This, cry the Anointed, is a crisis!
The solution? Forbid large retailers to open new stores in certain regions and sectors; pressure them to refrain from selling certain items; and force them to close their doors for two days each month in an attempt to force consumers to patronize small markets. As justification for such interventions, the Anointed need only look at the second half of Article 119, which states that the state has the authority “to regulate and coordinate economic affairs in order to maintain the balanced growth and stability of the national economy, to ensure proper distribution of income, to prevent the domination of the market and the abuse of economic power, and to democratize the economy through harmony among the economic agents.” As added legal ammunition, policymakers point to Article 126, which, though it initially promises that the state will control neither the property nor the management of private enterprises, nevertheless grants the government the power to seize control of such outfits in order to meet “urgent necessities” within the national economy.
In other words, bureaucrats and politicians – the tip of the Anointed’s spear – have full authority to disrupt any pattern of peaceful exchange which does not conform to their notions of propriety. Those seeking political power most often do so out of a belief that they are qualified to boss others around, and it is a rare politician indeed who eschews additional accretions of state authority. It comes as no surprise, then, that in the eyes of the Anointed, the economy is forever “unbalanced” and short on “harmony,” thus necessitating “urgent” government action. Cloaking their proclamations in language designed to incite panic and tug at public heartstrings, the political class, ignoring the Constitution’s nod to economic and personal freedom, have arrogated to themselves the power to decide when, how, to what extent peaceful human interaction will be permitted.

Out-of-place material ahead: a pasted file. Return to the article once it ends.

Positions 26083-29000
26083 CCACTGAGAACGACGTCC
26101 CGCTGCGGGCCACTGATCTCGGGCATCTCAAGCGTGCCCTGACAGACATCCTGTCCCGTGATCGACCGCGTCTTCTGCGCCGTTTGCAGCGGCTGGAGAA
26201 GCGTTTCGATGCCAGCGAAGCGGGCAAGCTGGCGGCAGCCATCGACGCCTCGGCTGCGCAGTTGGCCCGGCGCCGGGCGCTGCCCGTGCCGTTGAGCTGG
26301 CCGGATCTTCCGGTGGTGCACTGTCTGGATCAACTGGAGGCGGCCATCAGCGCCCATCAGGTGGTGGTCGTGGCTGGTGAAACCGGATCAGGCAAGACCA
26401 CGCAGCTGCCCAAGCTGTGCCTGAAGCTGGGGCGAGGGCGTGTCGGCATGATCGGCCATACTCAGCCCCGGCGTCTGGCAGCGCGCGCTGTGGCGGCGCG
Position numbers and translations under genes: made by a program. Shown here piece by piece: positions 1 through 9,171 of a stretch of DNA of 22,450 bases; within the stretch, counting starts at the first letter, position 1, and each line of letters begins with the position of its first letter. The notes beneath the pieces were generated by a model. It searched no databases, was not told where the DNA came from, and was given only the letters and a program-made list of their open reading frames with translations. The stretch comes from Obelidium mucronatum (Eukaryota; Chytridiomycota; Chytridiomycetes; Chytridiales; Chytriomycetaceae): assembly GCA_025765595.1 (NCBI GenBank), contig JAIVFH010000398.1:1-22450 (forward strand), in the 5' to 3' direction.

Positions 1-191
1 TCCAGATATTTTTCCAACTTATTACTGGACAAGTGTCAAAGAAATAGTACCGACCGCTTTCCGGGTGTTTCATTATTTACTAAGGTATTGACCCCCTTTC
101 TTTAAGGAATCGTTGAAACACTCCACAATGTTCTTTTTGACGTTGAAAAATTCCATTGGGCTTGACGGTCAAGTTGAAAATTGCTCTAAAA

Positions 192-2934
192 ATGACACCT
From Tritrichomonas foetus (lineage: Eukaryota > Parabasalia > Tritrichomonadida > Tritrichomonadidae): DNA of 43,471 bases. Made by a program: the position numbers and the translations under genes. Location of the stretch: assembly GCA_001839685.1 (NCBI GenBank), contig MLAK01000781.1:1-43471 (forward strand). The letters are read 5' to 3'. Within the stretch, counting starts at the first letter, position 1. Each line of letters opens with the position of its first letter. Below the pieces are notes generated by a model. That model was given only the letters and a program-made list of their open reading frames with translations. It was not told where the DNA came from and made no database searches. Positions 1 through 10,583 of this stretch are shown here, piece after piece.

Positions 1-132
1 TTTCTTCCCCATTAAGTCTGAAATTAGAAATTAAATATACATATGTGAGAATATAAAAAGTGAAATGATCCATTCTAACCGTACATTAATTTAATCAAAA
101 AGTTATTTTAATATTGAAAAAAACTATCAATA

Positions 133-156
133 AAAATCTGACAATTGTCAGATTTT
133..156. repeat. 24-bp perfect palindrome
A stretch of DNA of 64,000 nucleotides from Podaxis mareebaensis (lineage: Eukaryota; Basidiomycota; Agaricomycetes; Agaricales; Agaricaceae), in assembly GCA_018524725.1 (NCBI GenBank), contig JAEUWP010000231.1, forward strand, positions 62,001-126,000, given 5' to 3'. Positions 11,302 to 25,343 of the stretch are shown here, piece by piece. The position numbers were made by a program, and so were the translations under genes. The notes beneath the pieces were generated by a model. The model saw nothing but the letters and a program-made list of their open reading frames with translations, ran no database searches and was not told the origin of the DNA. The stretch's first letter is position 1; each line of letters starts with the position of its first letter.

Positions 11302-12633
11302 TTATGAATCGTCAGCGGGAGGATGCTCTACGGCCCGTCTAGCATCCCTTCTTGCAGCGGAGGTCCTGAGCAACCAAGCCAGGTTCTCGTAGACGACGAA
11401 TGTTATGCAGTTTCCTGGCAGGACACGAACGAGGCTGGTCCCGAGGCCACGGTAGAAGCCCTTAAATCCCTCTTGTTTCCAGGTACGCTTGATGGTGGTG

At its core, a nation’s constitution is a recognition of the fact that the state holds a monopoly on the legal use of violent force, a power which may be necessary but which is also inherently dangerous and which thus must be constrained. This is particularly relevant in a country like Korea, where a history of colonialism and dictatorship should make citizens especially leery of granting any government – whether of the left, right, or center – the power to arbitrarily thrust itself into the private affairs of individuals. Yet, as the government’s punishment of large retailers shows, Korean citizens are once again losing their freedoms to political hobgoblins, against which the country’s constitution offers no protection.
Taken out of context, the government's efforts to make the large retailers shut down for two days each month looks really stupid. In context, it looks stupid, too. It surely isn't productive to cut down the large companies in order to save small storekeepers whose businesses are built on an outdated model that needs to be swept away.